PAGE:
INDE – Malyala - A huge Dwarapala sculpture was found in the paddy fields of Malyala village of Siddipet district. The sculpture carved out of granite stone measures 6 feet above the ground level and 3 feet below the ground level with a thickness of 9 inches. It is seen wearing an elongated kirita (crown) on the head, ornaments on the body, and holding gada and Suchi mudra in the original two hands and Sankhu and Chakra in the additional two hands. It is said to belong to a period slightly later than the Rastrakuta and early Kalyana Chalukyan period.
FRANCE- Valdeblore - Une "mini vallée des Merveilles" a été découverte à Valdeblore. Cette fois il ne s’agit pas de gravures mais de peintures rupestres. Tracées du bout du doigt par des hommes du néolithique... Il y a 4.000 ans! Il s’agit d’une découverte majeure: 120 peintures rupestres. Des motifs représentant des guerriers du néolithique et tracés du bout doigt par nos ancêtres il y a 4.000 ans.Les pigments utilisés ne présentent aucune trace de modernité. Il s’agit de Cargneule broyée, un agrégat rocheux qui constitue le socle de Valdeblore.C’est là, entre Tinée et Vésubie, que les fresques ont été découvertes. . Des motifs classiques du néolithique qui semblent témoigner de la violence de cette époque post-glaciaire. Le site de Valdeblore était sans doute un lieu de recueillement, un sanctuaire pour guerriers celto-ligures.
VIDEO = L'incroyable découverte d'un site préhistorique dans les Alpes-Maritimes - Nice-Matin (nicematin.com)
ISRAEL – Samara - A group of thieves was spotted by a trustee of the Samaria Regional Council during an antiquities tour of the Old Samaria National Park on Sunday. Security forces caught the thieves and discovered that they had uncovered thousand-year-old sarcophagi in their attempt to rob the site.
ANGLETERRE -Carlisle - Archaeology breakthrough as 2,000 year-old Roman bathers' gems found by Hadrian's Wall. The gems were set with vegetable glue and fell out of ring settings in a "hot and sweaty" bathhouse. Stunning carved Roman stones that were lost in an ancient pool have been discovered in Carlisle not too far from Hadrian’s Wall. Archaeologists found up to 30 semi-precious stones which were listed around 2,000 years ago. The artefacts are thought to have dropped out of their rings, with their glue most likely weakened in the steamy baths. They were then flushed into the drains when the pools and saunas got cleaned.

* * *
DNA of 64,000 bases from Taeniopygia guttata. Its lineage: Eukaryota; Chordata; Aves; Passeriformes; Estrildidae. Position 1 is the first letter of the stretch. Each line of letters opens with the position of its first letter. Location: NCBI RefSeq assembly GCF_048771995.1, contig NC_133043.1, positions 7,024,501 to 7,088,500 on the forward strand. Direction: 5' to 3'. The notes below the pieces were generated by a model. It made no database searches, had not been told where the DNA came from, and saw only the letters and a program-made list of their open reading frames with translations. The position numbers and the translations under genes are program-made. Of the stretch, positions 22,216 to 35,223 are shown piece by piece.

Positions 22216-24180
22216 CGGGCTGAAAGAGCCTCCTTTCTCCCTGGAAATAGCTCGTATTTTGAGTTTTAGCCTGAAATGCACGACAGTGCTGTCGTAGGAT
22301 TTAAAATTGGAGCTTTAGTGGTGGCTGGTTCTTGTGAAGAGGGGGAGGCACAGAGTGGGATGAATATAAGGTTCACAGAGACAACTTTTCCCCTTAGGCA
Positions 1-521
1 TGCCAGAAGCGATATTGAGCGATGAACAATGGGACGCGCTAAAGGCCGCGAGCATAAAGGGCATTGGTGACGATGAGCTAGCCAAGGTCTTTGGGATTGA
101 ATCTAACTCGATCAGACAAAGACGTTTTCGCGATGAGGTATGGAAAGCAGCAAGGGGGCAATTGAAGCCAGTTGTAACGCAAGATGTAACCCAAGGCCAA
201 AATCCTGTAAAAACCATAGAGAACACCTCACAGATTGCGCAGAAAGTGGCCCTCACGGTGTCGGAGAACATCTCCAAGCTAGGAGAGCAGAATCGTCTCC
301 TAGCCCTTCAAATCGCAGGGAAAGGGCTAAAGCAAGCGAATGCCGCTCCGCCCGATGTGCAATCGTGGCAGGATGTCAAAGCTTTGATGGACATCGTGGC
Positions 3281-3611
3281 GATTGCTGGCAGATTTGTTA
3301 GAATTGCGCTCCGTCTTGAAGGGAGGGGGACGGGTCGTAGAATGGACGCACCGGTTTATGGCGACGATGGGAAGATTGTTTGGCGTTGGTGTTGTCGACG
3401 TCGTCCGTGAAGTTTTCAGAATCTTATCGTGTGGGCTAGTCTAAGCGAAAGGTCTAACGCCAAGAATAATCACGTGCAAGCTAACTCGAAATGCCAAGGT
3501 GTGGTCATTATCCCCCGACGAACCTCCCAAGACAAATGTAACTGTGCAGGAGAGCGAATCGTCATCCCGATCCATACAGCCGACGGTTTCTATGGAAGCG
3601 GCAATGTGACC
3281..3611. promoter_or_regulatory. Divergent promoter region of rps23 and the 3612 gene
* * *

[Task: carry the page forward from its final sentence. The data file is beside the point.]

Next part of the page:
TURQUIE Ağrı-Patnos - The inscription on a bronze shield purchased by the Rezan Has Museum revealed the name of an unknown country. It is thought that the bronze shield belonging to the Urartian King Argişti was found within the borders of Ağrı-Patnos or Muş in eastern Turkey. Orhan Varol said they had identified the name of a previously unknown country on the bronze shield belonging to Argişti, one of the Urartian kings. Orhan Varol said that on the bronze shield belonging to Argişti, one of the Urartian kings and currently in Rezan Has Museum, the existence of a new country called Qarini, written with the KUR ideogram, which is the country sign, was detected. Orhan Varol, who stated that most of the Urartian inscriptions consisted of the military campaigns and victories of the kings inscribed on stone blocks such as andesite, basalt, and limestone, or on rocky areas, said, “We also get information about war and victory in Urartian war tools. It is understood that besides the use of Urartian shields on the battlefield, they could also function as a badge of victory for the kings. It is sometimes indicated on the shield that the conquered country or weapon of war was dedicated to the chief god. In the hands of the king or a great warrior, the shield, which plays an important role in winning the war, gains a symbolic meaning and value by being processed in cuneiform,” said. The shield is 40 centimeters wide. Apart from the inscription, there are dotted and curved stripes on the surface of the shield.